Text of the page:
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Four Moments from The Office that Prove Steve Carell Can Go Dramatic

In Foxcatcher, Steve Carell steps into the darkest role of his career as Olympic wrestling coach John DuPont. The film is getting stellar reviews, and Carell’s transformative performance is specifically picking up a lot of awards season buzz. One thing’s for sure: We’ve never seen Steve Carell like this before. But I’m here to argue that Carell’s success in this role really shouldn’t be too surprising. After all, Carell gave a quietly magnificent performance of Michael Scott on The Office for years. Unlike some comedies (How I Met Your Mother, Louie, Scrubs, etc.) The Office rarely strayed from its...

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Netflix Hidden Gem #11: The American Scream

The American Scream Director:  Michael StephensonGenre: Documentary Brainstorm Media/Chiller Films When Vincent Bariteau, Manny Souza, and father and son Matt and Rick Brodeur look at Halloween, they see more than one night of spooky fun. These men are self-proclaimed “home haunters,” and for them, Halloween means weeks of crafting and preparation, a major financial investment, and more passion than most people can understand. The American Scream follows these men and their families for every step of the home haunting process. The highs. The lows. Even the buying of supplies. (Bariteau gets a real coffin.) It’s all chronicled through this...

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A Good Marriage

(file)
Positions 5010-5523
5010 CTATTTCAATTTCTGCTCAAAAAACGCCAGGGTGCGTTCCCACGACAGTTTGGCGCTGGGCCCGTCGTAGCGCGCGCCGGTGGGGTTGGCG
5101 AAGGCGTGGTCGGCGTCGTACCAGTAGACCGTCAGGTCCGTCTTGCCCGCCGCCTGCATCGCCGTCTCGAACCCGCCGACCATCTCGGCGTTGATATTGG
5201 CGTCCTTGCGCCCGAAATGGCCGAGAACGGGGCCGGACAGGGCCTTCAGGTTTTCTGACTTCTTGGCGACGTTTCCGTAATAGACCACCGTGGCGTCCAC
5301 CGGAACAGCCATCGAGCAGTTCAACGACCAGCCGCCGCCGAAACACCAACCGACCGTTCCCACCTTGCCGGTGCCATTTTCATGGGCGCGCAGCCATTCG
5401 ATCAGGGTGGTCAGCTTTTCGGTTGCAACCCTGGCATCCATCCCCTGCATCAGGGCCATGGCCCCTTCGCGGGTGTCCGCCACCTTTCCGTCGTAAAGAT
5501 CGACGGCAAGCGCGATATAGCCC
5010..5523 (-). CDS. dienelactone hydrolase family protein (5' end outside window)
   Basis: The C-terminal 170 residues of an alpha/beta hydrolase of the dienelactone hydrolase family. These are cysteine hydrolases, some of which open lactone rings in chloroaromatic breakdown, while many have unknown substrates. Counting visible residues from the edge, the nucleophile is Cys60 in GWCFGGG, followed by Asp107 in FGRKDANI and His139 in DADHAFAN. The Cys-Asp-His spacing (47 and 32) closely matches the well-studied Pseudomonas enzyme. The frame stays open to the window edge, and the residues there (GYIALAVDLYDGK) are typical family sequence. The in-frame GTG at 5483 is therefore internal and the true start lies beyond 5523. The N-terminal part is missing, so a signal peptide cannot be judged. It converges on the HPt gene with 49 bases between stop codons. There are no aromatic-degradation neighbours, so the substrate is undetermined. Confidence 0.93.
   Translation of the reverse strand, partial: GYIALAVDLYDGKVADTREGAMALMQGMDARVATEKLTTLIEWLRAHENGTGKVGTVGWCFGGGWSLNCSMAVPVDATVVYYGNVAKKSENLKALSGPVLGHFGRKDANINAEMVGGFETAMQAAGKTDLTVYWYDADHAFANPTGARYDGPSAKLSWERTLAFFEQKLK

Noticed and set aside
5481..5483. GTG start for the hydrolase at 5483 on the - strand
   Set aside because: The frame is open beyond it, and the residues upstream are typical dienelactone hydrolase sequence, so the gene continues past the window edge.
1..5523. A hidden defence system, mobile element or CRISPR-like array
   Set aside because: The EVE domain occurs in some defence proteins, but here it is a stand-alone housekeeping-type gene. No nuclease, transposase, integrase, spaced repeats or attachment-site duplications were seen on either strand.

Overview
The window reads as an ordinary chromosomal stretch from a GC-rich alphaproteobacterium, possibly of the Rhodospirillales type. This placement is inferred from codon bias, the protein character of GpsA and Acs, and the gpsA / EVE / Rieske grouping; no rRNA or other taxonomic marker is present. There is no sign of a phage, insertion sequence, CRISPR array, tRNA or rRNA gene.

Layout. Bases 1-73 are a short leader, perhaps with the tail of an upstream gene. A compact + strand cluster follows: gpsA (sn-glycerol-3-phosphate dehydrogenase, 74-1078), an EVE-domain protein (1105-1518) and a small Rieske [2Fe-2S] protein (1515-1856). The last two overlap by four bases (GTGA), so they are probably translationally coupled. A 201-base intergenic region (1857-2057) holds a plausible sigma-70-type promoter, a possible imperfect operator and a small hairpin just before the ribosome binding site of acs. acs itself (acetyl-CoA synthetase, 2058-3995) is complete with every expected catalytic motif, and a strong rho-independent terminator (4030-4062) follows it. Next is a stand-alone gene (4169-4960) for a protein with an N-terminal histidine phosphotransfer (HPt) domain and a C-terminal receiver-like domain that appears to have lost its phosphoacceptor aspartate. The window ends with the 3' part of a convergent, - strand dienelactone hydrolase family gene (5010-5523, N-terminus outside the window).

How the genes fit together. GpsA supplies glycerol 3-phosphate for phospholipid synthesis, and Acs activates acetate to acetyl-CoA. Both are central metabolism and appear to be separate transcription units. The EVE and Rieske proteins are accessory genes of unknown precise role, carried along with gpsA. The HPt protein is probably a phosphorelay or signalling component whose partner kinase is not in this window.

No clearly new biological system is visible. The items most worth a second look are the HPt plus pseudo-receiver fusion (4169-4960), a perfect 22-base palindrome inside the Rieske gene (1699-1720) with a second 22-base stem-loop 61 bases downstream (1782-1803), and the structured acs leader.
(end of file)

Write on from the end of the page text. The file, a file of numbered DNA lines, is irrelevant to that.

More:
Overview: A faithful wife makes the terrible discovery that her loving husband of 25 years is secretly a well-known serial killer who’s been brutally torturing and murdering women for years. 2014. Reno Productions. Rated R. 103 minutes. Stephen King’s Uniquely Nontransferable Voice: I have this ongoing theory that Stephen King’s is a voice that only works on paper. In King’s world of the written word, it’s perfectly all right for a woman to snap, “You dirty sneak!” at her murderous and psychopathic husband. Because of King’s masterful, subtle, mentally-charged characterization, these lines are fine, and we can roll with...

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This Is Where I Leave You

Overview: Based on the bestselling novel of the same name, This Is Where I Leave You follows an estranged family as they sit shiva after their father’s death. Warner Bros. Pictures. 2014. R. 103 minutes. As An Adaptation: This Is Where I Leave You was always my least favorite Jonathan Tropper book. Don’t get me wrong; I love Tropper. He’s one of my favorite writers, but this story always felt jam-packed with too many intensely troubled characters that didn’t get nearly enough individual developmental moments, and it had far, far too many annoying try-hard attempts for big cinematic moments. The movie, unfortunately, suffers from the exact same flaws — basically, too many characters, not enough time — so in a disappointing way, I guess this is a pretty good book-to-film adaptation. The Cast: I could talk all day about the sheer amount of talent that signed on for this project. Jason Bateman. Tina Fey. Connie Britton. Adam Driver. Rose Byrne. Who can blame them? The story is filled with potentially beautiful, emotional moments for each of the actors, and those moments are easily the film’s greatest strength. One day I’m going to stop being surprised when Bateman blows a dramatic role out of the water, but it is not this day, and I remain in awe of him. He’s wonderful as the lead, and he is raw and believable in...